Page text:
Food & Water: Make sure to provide fresh, clean water for your pet every day. Outdoor pets need to consume 25 to 50 percent more calories than usual because the cold weather tends to deplete their energy. Make sure to talk to your veterinarian to make sure what is right for your pet.
Cars are Refrigerators: A car can act as refrigerator in the winter. Never leave your dog or cat alone in a car during the winter months as they will freeze to death.
Cats and Cars: Keep your cats indoors during the winter. Not only can outdoor cats freeze, they sometimes sleep under the hoods of cars to stay warm. When the motor is started, the cat can be injured or killed by the fan belt. Give an outdoor cat a chance to escape by banging loudly on the car hood before starting your car.
Warmth: If you have a short-haired breed of dog, consider getting him / her a sweater with a high collar or turtleneck with coverage from the base of the tail to the belly to keep them warm. Never shave your dog down to the skin in the winter months as a longer coat will provide more warmth.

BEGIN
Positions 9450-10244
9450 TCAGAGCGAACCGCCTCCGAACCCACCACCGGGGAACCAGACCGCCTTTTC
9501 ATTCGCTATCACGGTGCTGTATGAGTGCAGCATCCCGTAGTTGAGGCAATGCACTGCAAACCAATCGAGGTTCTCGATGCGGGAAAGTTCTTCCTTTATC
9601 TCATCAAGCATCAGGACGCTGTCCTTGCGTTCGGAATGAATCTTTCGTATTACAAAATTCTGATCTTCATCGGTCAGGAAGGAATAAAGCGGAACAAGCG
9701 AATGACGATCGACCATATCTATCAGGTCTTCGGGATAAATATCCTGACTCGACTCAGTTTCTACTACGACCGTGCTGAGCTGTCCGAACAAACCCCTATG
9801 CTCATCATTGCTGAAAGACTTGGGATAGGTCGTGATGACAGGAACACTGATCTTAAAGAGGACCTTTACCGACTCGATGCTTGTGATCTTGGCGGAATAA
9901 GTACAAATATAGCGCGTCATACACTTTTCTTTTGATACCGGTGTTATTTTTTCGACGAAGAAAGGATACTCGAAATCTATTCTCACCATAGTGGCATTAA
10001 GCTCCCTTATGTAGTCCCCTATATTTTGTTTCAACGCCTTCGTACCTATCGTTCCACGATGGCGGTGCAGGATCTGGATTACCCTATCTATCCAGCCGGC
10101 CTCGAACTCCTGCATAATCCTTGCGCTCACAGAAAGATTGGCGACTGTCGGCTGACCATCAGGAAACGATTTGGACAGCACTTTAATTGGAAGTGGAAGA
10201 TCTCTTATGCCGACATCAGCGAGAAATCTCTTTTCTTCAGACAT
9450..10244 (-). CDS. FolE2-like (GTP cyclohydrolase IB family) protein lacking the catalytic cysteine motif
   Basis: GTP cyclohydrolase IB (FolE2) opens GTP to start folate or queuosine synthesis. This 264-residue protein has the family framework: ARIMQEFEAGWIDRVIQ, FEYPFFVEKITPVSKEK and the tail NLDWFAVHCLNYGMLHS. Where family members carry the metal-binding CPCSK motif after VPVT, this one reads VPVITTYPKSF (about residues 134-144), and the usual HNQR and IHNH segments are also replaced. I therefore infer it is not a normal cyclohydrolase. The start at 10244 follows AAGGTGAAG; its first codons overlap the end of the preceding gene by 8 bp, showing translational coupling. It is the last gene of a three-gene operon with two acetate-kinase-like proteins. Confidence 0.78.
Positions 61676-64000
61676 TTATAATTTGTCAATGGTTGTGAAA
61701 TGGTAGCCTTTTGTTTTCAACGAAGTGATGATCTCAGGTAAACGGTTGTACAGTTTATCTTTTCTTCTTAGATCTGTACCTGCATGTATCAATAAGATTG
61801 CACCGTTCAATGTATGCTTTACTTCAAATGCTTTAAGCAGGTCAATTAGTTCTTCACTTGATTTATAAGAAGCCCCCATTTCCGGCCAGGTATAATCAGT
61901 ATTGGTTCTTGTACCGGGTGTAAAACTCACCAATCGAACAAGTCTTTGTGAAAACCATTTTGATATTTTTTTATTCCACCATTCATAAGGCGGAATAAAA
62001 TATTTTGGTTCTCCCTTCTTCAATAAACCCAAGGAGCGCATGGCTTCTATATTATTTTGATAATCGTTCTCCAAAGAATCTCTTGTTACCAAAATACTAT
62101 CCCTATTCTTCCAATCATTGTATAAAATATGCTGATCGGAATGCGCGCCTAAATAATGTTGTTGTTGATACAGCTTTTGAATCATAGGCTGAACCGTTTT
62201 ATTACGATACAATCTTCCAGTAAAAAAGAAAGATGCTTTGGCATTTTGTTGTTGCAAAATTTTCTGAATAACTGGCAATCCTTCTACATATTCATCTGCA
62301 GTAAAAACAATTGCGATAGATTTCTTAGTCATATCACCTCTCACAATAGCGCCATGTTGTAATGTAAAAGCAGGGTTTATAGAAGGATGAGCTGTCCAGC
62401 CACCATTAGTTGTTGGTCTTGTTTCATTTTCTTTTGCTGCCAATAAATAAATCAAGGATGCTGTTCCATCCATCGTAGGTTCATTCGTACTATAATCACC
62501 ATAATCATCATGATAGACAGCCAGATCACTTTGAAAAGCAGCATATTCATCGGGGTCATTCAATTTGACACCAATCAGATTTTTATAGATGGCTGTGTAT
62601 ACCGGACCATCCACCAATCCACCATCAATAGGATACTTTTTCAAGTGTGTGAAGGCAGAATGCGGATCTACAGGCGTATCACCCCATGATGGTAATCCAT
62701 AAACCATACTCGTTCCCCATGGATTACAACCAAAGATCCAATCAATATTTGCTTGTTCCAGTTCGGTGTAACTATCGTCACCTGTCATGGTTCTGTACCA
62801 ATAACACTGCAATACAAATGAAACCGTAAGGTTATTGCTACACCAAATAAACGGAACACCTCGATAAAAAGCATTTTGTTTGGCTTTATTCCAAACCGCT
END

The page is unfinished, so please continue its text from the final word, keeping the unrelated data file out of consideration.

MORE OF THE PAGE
Antifreeze: Dogs and cats are attracted to the sweet smell and taste of antifreeze which contains ethylene glycol. A tiny lick can kill your dog or cat so make sure to check your car for leaks on your driveway or gutter. Keep containers tightly closed and clean up spills immediately. Check your local retailer for “pet safe” antifreeze
Rodenticides: Rat and mouse poisons are commonly used during the winter months. Place them out of reach as they can cause fatal bleeding or kidney failure in your pet.
The Houston SPCA encourages you to be especially mindful of your pets this winter and to keep telephone numbers for your veterinarian and a local emergency veterinary service in a convenient location.